NEWBURY, UNITED KINGDOM--(Marketwired - Mar 4, 2014) - 590 CIOs and IT directors polled from nine countries around the globe estimate it would take an average of $11 million to bring their outdated mainframe applications up to date -- an increase of almost a third (29%) from May 2012 when the figure stood at $8.5 million1. That's according to an independent global research study conducted by Vanson Bourne and commissioned by Micro Focus (LSE: MCRO). Respondents also confirmed that the IT debt2 problem will only get worse, anticipating an increase of 9% over the next five years.
The modernization conundrum
On average, respondents expect their organizations to continue relying on mainframe applications for another ten years, with almost a third (32%) believing it to be longer than this. However, despite the perceived longevity of mainframe applications and mounting IT debt, the majority (81%) find it difficult justifying the expense of maintaining core applications and only 10% confirmed they are always successful in their justification. As a result, 51% of CIOs admit their business is exposed to compliance and risk issues.
Commenting on the research results, Derek Britton, Director of Product Marketing at Micro Focus said: "Core mainframe applications are often the lifeblood of the organization, yet the burden of IT debt is on the rise. A major factor in this is that many non-IT people think IT innovation only means brand new technology, rather than improving existing, critical applications3. The IT leadership challenge is to find smart ways to blend innovation projects while protecting and evolving their critical systems."
IT skills gap intensifies the problem
Six out of seven (84%) IT decision makers confirm it is difficult to find staff or new recruits with mainframe application skills and predict that an average of 14% of staff members currently responsible for maintaining mainframe applications will retire in the next five years. That's an increase from May 2012, when the estimate on retirees stood at 11%. More than half (55%) of CIOs highlight the impact of the problem, confirming that when new legislation or industry regulation requires compliance changes to be made to their mainframe applications, it is highly likely or certain that the original knowledge of the application and supporting data structure is no longer in the organization. To make matters worse, nearly three quarters (73%) say that their organization's application documentation is incomplete.
CIOs challenge academia to do more
While almost a third of respondents (31%) do not feel the government is doing enough to assist in addressing the general IT skills gap, the majority of CIOs (78%) assign overall responsibility for addressing the issue to academia saying they do not believe academic institutions are doing enough. A massive 83% of IT leaders believe it is valuable for students to learn mainframe programming languages such as COBOL and PL/I and more than nine in ten say these languages should be taught as part of the curriculum, whether core (44%) or elective (46%). The reality is that only 27% of universities around the globe have COBOL as part of their core (18%) or elective (9%) curriculum.4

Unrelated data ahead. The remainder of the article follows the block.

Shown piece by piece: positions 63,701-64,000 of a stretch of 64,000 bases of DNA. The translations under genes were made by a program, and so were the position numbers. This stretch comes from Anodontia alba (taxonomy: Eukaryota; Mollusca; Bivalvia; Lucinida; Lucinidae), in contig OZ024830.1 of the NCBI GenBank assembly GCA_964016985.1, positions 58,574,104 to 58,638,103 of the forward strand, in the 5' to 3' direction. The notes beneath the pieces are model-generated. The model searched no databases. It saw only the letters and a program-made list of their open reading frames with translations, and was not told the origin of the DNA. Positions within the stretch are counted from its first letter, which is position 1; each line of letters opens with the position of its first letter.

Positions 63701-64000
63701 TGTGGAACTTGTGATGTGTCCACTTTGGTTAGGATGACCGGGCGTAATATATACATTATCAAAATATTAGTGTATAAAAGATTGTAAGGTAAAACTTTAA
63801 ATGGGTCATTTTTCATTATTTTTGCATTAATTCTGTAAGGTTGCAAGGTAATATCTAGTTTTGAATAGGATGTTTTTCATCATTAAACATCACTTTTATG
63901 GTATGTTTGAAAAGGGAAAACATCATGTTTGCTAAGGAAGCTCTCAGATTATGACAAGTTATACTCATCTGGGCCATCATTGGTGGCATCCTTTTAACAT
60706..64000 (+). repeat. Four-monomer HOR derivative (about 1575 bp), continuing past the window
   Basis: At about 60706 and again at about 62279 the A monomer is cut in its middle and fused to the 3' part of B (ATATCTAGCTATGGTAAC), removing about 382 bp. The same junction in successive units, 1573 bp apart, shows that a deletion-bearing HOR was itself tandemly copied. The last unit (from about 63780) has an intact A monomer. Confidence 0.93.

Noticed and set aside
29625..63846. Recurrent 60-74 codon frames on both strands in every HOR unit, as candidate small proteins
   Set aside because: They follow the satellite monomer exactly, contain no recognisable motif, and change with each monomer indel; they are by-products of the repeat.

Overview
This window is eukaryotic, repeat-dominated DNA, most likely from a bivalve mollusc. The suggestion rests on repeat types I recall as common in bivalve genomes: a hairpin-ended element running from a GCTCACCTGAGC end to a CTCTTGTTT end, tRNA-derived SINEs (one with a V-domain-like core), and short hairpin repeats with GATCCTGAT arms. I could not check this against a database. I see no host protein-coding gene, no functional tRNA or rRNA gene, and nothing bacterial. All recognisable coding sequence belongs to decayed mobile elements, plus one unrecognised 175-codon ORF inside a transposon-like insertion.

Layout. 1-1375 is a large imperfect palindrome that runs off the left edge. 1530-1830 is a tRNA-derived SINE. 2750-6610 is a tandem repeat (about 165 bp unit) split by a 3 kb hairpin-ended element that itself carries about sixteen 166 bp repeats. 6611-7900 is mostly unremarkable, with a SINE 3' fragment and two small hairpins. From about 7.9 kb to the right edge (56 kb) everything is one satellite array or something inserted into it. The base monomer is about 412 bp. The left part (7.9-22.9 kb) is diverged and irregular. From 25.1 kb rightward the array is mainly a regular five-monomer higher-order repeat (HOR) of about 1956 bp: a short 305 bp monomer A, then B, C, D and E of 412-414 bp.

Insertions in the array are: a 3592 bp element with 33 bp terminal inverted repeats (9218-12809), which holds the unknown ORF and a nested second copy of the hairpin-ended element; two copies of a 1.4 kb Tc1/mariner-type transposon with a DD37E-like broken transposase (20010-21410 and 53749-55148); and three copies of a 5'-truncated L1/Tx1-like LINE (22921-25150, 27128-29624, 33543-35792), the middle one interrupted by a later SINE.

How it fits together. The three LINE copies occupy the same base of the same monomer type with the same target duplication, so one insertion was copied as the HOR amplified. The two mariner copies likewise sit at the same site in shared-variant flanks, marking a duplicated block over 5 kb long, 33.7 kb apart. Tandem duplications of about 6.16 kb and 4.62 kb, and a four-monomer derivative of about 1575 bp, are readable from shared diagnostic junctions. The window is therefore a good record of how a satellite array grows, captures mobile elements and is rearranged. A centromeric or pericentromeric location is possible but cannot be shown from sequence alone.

- On average, 33% of organizations' mainframe applications are accessible on mobile devices and in two years' time this number is expected to rise by 39%
- 58% of organizations have users who need access to mainframe applications through a mobile web browser, 49% need access through an Android application, and 36% need access through iPad/iPhone apps
- More than three quarters (76%) of respondents say they find it difficult to develop mainframe applications for mobile devices and 84% say that the mainframe is creating challenges that make it even more difficult to develop mobile apps
- On average, 35% of current mainframe applications are accessible via the cloud. This figure is expected to rise to 42% in two years' time. 75% say that it is difficult to develop mainframe applications for the cloud
"Mainframe applications have provided unparalleled value to organizations for decades," continues Britton. "Providing continuity and enhancement for those systems is an important part of IT strategy. Micro Focus has worked with hundreds of clients to help them modernize their core IT systems, by enabling them to tackle IT debt while providing the flexibility to meet new market demands."
Notes to Editors
The independent research survey was undertaken by Vanson Bourne in November 2013. It covered 590 IT decision makers in nine countries including UK (100), France (100), Germany (100), USA (100), Brazil (100), Australia (35), New Zealand (15), Hong Kong (15) and Singapore (25). The respondents were from mainframe organizations with 501+ employees, covering multiple industry sectors.
To download an overview of the research, please visit: http://www.microfocus.com/mainframe-challenges-research.
About Micro Focus
Micro Focus, a member of the FTSE 250, provides innovative software that allows companies to dramatically improve the business value of their enterprise applications. Micro Focus Enterprise Application Modernization, Testing and Management software enables customers' business applications to respond rapidly to market changes and embrace modern architectures with reduced cost and risk. For additional information please visit www.microfocus.com.
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1 From an independent research survey undertaken by Vanson Bourne in May 2012.
2 IT debt is defined as the cost of clearing the backlog of maintenance to bring the corporate applications portfolio up to date.
3 72% of CIOs say that non-IT people within their organization do not base their opinion of IT innovation on updating legacy applications - independent research undertaken by Vanson Bourne in December 2013.
4 Micro Focus research, March 2013.